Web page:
Open Access Research Article Article ID: JNPPR-9-198

    Aromatherapy in conjunction with physical/occupational therapy in an acute care setting: Early results

    A Elizabeth Koyle*, Nicole Hofmeister and Rebecca Reding

    Pain and nausea are common complaints by patients in acute care settings and these symptoms can prevent participation in their physical or occupational therapy sessions. Because mobilization during acute care hospitalization is important for reducing the length of stay, postoperative complications, risk for deep vein thrombosis, pneumonia, and pressure ulcers, implementing non-pharmacological solutions to engage patients in mobilization is worth investigating. It is hypothesized that the use of inhaled essential oils may improve patients’ perception of pain and their coping with nausea, enabling a patient to have active participation in physical or occupational therapy. This participation can minimize hospitalization-related risks as well as potentially reduce the length of stay in the hospital.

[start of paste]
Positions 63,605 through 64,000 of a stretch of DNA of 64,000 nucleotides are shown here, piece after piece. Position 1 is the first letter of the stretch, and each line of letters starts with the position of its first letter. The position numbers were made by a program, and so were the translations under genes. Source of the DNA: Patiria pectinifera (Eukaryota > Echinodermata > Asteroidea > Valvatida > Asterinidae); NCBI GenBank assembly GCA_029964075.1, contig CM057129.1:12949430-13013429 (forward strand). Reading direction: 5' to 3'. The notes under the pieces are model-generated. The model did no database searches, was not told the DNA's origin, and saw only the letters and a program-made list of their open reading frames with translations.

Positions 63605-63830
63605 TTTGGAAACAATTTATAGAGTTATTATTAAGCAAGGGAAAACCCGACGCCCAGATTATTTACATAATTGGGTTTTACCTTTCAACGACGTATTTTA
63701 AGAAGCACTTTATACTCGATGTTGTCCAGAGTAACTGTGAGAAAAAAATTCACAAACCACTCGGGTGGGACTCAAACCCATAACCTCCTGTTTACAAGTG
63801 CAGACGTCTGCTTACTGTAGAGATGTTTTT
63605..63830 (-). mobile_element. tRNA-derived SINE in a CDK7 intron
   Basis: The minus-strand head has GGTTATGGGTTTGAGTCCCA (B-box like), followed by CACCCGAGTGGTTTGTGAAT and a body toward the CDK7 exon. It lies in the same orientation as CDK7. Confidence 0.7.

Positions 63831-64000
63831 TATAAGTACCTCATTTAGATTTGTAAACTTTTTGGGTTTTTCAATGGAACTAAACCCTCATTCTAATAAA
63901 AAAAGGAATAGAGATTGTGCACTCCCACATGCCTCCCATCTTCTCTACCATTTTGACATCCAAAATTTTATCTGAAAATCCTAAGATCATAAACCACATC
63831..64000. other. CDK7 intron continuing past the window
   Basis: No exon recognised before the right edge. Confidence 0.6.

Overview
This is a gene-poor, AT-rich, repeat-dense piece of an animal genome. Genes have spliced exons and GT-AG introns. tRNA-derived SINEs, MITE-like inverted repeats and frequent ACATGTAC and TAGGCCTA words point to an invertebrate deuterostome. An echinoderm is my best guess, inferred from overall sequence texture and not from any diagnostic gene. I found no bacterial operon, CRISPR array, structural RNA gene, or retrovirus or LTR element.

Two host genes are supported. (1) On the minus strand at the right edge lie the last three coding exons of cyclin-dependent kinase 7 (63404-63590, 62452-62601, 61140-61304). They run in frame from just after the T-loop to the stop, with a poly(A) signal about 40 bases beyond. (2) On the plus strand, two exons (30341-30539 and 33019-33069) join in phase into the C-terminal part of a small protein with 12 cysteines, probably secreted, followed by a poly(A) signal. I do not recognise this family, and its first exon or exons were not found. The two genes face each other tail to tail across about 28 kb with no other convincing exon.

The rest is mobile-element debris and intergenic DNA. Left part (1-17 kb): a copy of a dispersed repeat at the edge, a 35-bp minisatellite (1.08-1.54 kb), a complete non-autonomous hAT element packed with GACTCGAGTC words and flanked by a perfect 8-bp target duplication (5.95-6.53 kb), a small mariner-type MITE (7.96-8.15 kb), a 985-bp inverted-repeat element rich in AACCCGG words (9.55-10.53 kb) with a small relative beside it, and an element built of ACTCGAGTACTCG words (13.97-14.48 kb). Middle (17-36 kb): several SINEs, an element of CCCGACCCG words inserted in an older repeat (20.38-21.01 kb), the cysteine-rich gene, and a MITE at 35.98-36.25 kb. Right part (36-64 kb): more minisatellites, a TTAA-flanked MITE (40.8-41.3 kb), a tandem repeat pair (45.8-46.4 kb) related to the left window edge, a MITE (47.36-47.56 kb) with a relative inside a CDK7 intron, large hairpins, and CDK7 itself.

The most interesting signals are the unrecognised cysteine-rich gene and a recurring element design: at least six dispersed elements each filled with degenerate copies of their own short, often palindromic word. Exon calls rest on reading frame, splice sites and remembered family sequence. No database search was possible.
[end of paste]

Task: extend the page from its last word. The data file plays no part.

This IRB-approved study is an early feasibility, single-site, randomized, placebo-controlled clinical trial utilizing three essential oils: lavender, mandarin, and peppermint. These oils are administered via an inhalation patch affixed to the chest region of the subject’s gown. Perceived pain or nausea levels are assessed before and after the use of aromatherapy during which the subject participates in their planned physical or occupational therapy session. While it is too early to determine the effects of aromatherapy, preliminary results suggest the use of lavender oil may have a positive effect on pain. 


    Published on: Dec 28, 2022 Pages: 19-22

    Full Text PDF Full Text HTML DOI: 10.17352/2455-5487.000098
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